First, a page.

Monday, October 31, 2011

Goblins, Ghosts and Goya

Witches' Sabbath, 1821–1823. 140cm x 438cm, (55 x 170 inches), Museo del Prado, Madrid

Spanish artist Francisco Goya completed “Witches’ Sabbath” in 1823. The painting shows Satan in the form of a hybrid goat-human figure surrounded by witches, who quiver before him in fear.

The work is thought to be a satire mocking the superstitious nature of Spanish culture during this era and the witch trials of the Spanish Inquisition. Spanish royalists and conservatives would use accusations of witchcraft as a way to demean the lower class.

The painting was one of Goya’s 14 Black Paintings, all of which were done in oil directly on the plaster walls of his house. Goya did not intend for the paintings to be exhibited. He never wrote or spoke of them, and it was not until nearly 50 years after his death in 1874 that they were removed from the house and transferred to canvas.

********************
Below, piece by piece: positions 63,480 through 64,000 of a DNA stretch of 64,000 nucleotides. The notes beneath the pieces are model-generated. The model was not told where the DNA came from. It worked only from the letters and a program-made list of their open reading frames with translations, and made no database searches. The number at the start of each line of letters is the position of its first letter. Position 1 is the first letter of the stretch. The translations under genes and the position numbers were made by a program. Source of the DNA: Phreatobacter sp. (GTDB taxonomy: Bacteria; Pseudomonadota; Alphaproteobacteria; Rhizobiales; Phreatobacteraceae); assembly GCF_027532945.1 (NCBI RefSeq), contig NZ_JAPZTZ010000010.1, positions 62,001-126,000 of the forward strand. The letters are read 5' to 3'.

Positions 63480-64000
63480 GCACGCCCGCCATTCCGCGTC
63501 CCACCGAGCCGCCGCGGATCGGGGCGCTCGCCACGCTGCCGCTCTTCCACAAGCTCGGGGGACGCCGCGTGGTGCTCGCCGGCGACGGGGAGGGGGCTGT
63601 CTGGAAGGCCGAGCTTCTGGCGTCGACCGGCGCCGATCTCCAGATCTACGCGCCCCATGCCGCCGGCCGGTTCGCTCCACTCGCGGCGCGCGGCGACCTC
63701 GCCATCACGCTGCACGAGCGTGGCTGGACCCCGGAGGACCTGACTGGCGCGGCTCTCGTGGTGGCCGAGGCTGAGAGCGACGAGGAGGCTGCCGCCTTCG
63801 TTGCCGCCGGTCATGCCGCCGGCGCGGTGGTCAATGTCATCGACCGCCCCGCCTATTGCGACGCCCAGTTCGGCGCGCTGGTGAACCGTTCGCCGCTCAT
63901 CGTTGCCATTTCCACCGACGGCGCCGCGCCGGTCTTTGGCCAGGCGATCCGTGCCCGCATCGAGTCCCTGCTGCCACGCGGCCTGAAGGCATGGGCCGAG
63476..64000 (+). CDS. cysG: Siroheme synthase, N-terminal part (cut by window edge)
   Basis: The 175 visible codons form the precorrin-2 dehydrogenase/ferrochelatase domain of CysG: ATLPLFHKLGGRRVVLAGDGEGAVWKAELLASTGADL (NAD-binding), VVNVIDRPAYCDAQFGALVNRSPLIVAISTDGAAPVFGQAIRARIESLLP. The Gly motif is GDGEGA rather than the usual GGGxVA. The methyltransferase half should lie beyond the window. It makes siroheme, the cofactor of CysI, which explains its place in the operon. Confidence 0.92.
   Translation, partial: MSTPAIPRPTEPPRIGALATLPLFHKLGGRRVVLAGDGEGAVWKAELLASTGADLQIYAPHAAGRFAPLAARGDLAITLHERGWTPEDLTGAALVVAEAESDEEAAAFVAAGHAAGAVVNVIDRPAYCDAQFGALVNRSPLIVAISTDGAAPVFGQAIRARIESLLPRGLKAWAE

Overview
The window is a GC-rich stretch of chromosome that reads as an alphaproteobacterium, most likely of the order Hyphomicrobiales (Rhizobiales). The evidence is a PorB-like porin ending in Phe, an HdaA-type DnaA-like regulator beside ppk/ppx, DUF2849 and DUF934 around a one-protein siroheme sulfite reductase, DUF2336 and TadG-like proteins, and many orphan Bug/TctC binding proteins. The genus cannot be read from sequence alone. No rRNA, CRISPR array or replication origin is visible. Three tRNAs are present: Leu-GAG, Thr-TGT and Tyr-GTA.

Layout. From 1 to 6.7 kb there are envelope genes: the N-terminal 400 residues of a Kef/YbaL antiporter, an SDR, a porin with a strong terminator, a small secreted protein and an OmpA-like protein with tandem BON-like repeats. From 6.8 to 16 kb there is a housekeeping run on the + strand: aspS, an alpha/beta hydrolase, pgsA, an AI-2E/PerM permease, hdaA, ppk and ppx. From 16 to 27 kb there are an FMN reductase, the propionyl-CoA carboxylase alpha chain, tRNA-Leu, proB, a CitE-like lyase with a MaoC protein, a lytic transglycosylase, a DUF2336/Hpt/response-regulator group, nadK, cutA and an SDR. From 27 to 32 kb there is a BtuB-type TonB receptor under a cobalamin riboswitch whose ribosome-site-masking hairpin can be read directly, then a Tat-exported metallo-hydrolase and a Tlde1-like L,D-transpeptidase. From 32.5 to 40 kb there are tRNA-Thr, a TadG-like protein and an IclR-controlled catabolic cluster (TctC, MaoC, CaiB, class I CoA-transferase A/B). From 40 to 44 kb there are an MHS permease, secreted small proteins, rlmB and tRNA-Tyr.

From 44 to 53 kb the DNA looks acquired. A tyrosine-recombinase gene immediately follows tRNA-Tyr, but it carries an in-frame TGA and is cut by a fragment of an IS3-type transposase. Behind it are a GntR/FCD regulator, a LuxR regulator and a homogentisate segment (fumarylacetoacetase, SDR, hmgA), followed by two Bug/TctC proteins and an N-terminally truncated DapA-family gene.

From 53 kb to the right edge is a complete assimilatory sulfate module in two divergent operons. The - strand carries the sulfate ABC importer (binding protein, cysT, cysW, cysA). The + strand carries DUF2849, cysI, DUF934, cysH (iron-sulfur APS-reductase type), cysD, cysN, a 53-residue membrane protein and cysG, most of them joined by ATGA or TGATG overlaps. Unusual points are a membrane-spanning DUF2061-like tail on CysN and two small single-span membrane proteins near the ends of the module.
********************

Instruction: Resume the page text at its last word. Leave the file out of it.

“Witches’ Sabbath” was damaged in its transfer and lost approximately 140 cm on the right, which explains its unusually tight cropping. Today this work and the 13 other Black Paintings are on permanent display at the Museo del Prado in Madrid.

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